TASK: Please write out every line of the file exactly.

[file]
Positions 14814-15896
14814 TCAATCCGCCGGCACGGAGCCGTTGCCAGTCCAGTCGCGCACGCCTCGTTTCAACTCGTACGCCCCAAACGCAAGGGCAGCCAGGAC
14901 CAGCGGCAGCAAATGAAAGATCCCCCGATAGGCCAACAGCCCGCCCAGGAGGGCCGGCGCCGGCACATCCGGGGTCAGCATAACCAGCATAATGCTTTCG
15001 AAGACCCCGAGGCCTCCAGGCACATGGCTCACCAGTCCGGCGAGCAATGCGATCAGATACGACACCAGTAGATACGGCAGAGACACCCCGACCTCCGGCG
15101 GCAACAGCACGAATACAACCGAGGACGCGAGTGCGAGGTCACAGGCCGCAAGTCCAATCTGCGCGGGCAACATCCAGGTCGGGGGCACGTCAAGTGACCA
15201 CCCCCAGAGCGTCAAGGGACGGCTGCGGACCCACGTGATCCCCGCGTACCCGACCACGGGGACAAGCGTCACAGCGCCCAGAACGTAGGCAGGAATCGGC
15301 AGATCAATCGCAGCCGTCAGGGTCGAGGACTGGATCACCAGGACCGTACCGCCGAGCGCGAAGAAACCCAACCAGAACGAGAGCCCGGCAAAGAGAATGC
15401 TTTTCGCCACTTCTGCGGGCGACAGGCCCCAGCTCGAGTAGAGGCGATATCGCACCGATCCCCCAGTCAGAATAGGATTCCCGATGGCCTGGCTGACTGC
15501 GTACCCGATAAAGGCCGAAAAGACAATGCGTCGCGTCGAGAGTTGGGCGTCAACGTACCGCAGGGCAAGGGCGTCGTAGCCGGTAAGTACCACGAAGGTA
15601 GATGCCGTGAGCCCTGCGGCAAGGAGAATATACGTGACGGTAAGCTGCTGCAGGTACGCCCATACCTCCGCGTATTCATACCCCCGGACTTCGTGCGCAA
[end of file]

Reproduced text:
Positions 14814-15896
14814 TCAATCCGCCGGCACGGAGCCGTTGCCAGTCCAGTCGCGCACGCCTCGTTTCAACTCGTACGCCCCAAACGCAAGGGCAGCCAGGAC
14901 CAGCGGCAGCAAATGAAAGATCCCCCGATAGGCCAACAGCCCGCCCAGGAGGGCCGGCGCCGGCACATCCGGGGTCAGCATAACCAGCATAATGCTTTCG
15001 AAGACCCCGAGGCCTCCAGGCACATGGCTCACCAGTCCGGCGAGCAATGCGATCAGATACGACACCAGTAGATACGGCAGAGACACCCCGACCTCCGGCG
15101 GCAACAGCACGAATACAACCGAGGACGCGAGTGCGAGGTCACAGGCCGCAAGTCCAATCTGCGCGGGCAACATCCAGGTCGGGGGCACGTCAAGTGACCA
15201 CCCCCAGAGCGTCAAGGGACGGCTGCGGACCCACGTGATCCCCGCGTACCCGACCACGGGGACAAGCGTCACAGCGCCCAGAACGTAGGCAGGAATCGGC
15301 AGATCAATCGCAGCCGTCAGGGTCGAGGACTGGATCACCAGGACCGTACCGCCGAGCGCGAAGAAACCCAACCAGAACGAGAGCCCGGCAAAGAGAATGC
15401 TTTTCGCCACTTCTGCGGGCGACAGGCCCCAGCTCGAGTAGAGGCGATATCGCACCGATCCCCCAGTCAGAATAGGATTCCCGATGGCCTGGCTGACTGC
15501 GTACCCGATAAAGGCCGAAAAGACAATGCGTCGCGTCGAGAGTTGGGCGTCAACGTACCGCAGGGCAAGGGCGTCGTAGCCGGTAAGTACCACGAAGGTA
15601 GATGCCGTGAGCCCTGCGGCAAGGAGAATATACGTGACGGTAAGCTGCTGCAGGTACGCCCATACCTCCGCGTATTCATACCCCCGGACTTCGTGCGCAA